Today great attention is paid to the increased energy efficiency in buildings. This has resulted in the application of many new synthetic materials for thermal insulation. Often these synthetic materials suffer from low fire resistance. Moreover, most materials and structures rapidly lose mechanical strength at elevated temperatures, resulting in damage which can restrict evacuation and rescue operations. It’s also a great problem that synthetic materials produce a lot of smoke, which is life-threatening for the people inside a building and which creates a lot of inconvenience for the surrounding objects. Besides, most structural materials like steel, Portland cement and plastics are highly energy-intensive materials and great amounts of CO2 are emitted during their life cycle. This project aims to develop engineered inorganic geopolymeric binders that can be used in low-CO2 and functional fire-protective coatings, or as a binder in concrete elements to overcome the disadvantages associated with current structural materials. Geopolymeric binders, as an alternative to traditional Portland cement, have the potential to meet contemporary functional requirements concerning high sustainability and intrinsic excellent thermal and fire resistance. However, many unsolved issues still exist, such as the deleterious effects caused by certain types of secondary phases, and the precursors and activators used still need further optimization.
Project goal and outcomes
At the beginning of the project, the main objective was to design a fire-resistant material. During the design process, it was concluded that the protective material in the form of boards would be more beneficial in fire safety terms rather than as a structural element. The porous composite and its properties at room temperature as a thermal and acoustic insulator, as well as at high temperatures up to 1100 °C, were designed to achieve the majority of the initial research goals. Another approach to improve material porosity and reinforce the structure by incorporating a zeolitic filler was proposed. An additional effort was made to propose an alternative utilisation route for mineral wool waste as a solid precursor for the manufacture of artificial aggregate. An artificial aggregate based on the mineral wool waste that may be utilised as an alternative to currently used natural aggregates in various types of concrete. The optimum curing regime has been proposed, and the room and high-temperature performance of the designed artificial aggregate were tested. When used in geopolymers for high temperatures, they exhibit better microstructural stability and mechanical performance than regular sand.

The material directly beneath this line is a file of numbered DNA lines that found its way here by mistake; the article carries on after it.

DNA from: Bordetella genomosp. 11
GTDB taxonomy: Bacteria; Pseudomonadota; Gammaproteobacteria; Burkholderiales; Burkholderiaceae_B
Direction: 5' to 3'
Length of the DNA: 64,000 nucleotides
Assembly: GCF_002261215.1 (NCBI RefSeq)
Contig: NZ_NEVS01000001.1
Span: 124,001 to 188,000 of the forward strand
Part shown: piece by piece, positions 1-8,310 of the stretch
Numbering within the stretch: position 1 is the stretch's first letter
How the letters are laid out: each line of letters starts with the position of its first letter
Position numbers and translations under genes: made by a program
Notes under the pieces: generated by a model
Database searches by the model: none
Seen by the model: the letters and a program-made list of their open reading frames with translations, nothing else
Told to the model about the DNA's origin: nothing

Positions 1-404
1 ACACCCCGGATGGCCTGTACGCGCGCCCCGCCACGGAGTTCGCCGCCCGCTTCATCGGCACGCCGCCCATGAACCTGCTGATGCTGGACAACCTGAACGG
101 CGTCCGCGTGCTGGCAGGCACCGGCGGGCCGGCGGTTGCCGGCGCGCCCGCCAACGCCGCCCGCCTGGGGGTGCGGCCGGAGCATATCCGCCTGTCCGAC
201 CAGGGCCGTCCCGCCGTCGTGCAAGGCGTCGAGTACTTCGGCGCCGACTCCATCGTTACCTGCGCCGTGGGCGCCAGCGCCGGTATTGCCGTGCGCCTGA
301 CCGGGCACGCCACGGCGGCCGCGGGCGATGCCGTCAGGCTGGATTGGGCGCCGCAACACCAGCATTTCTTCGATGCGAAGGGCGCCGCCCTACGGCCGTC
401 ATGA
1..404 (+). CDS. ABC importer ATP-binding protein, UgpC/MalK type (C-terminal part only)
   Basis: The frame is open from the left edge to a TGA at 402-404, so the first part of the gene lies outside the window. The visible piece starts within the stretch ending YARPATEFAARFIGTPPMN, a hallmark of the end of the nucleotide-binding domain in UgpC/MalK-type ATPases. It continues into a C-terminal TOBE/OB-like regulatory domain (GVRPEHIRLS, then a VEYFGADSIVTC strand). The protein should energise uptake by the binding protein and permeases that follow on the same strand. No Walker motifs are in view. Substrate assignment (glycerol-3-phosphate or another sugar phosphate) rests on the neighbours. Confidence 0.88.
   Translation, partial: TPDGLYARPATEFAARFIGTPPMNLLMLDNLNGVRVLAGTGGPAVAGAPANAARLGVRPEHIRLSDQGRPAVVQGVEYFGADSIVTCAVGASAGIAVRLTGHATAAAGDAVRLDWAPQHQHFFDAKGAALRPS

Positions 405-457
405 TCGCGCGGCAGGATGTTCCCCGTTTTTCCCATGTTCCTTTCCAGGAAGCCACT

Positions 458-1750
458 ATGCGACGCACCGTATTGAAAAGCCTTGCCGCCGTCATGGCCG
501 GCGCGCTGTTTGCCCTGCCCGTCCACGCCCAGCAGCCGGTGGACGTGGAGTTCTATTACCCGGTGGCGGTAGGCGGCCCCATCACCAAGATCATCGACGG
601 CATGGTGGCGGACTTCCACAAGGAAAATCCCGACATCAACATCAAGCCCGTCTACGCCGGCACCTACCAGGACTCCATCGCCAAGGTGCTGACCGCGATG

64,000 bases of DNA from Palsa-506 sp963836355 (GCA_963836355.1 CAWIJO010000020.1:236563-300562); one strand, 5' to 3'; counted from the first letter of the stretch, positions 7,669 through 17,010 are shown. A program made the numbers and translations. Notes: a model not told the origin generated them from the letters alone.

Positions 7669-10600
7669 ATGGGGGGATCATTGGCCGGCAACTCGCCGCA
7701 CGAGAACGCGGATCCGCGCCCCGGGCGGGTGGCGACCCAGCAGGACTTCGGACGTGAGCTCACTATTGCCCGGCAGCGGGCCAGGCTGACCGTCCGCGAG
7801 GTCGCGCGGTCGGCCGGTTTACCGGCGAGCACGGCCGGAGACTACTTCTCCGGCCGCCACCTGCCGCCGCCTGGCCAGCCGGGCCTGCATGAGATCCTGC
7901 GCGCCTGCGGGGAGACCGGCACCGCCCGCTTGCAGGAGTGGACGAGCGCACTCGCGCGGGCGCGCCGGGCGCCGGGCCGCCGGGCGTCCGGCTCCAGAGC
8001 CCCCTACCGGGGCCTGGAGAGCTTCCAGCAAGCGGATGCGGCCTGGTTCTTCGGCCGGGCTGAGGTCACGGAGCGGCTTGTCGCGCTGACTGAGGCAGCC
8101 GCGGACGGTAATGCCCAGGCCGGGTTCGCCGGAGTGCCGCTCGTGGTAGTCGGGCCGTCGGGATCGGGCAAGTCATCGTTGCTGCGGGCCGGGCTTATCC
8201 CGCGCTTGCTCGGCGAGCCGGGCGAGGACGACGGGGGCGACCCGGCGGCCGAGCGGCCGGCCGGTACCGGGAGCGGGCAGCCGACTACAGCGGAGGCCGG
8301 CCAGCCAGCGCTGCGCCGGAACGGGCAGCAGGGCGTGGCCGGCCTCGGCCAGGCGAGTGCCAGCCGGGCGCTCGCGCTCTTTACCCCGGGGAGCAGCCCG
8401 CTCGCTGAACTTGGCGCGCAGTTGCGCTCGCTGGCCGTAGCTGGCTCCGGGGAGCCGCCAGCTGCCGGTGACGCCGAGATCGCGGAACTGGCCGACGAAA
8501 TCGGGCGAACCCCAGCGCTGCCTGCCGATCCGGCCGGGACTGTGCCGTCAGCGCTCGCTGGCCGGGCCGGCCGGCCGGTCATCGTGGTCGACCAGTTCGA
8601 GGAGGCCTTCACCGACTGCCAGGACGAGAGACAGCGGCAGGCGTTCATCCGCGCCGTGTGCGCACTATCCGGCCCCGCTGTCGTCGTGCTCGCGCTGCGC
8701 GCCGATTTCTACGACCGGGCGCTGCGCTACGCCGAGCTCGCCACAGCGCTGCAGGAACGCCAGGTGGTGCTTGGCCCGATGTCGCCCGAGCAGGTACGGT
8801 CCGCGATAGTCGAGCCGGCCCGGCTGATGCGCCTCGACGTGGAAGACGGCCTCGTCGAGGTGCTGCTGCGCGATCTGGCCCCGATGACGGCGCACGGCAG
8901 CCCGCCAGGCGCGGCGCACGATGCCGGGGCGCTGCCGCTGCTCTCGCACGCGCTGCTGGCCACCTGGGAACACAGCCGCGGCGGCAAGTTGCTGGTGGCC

The research was carried out by a combination of laboratory and full-scale experiments and theoretical modelling, among others in close cooperation with Fire Brigade Netherlands (Brandweer Nederland), Tata Steel, and Rockwool. The project provided the material producers with information on the products’ performance under different fire exposure conditions, which is now lacking. The smart utilization of industrial by-products and waste materials in aforesaid high-end fire-resistant coating and structural elements enables the upgrading of waste materials and industrial by-products. Moreover, the research provides the fire brigades with missing information on the fire behaviour in modern buildings equipped with various composite materials and will enable them to further introduce new fire safety doctrines and the choice of appropriate intervention strategies.
The most notable findings are connected to both microstructure alteration and the geopolymer enrichment approach. A suitable mixture of two surfactants can be used to control the total pore volume, open porosity and pore size distribution. In turn, this differentiated pore structure has a significant impact on the material’s high-temperature response, as a higher proportion of open pores reduces the risk of thermal stress and cracking. Taking into account the ISO 834 fire scenario, a 2.5 cm thick panel designed in this manner can be a protective barrier (Fig.1), for example, for concrete for 93 minutes (before it reaches the temperature of 180 oC).
The use of synthetic zeolite or artificial aggregates to reinforce the matrix has also been suggested as a good technique for reducing the negative impact of high temperature on the material’s response, i.e. shrinkage and material deformation. Zeolite addition at 5 wt% significantly improves the thermal properties of geopolymers. In the case of artificial aggregates, the results confirm the validity of the proposed waste utilization method and may direct future research to further optimization of the aggregates production method. Noteworthy, in terms of strength development at room and after high-temperature exposure (1100 oC), the two types of artificial aggregates manufactured outperform commonly used sand in the geopolymer matrix.
Project S17013a got NWO-TTW funding (16347) in 2018-2022. Kinga Klima worked in the group of prof. Jos Brouwers, co-supervised by Dr. Qingliang Yu, and in close collaboration with Anna Monika Kaja and Miruna Florea. Industrial companies Brandweer Nederland, Van Gansewinkel Minerals, Rockwool, Nieman, Kijlstra Beton and Tata Steel, next to financial support, supported the project with materials and testing at industrial environment.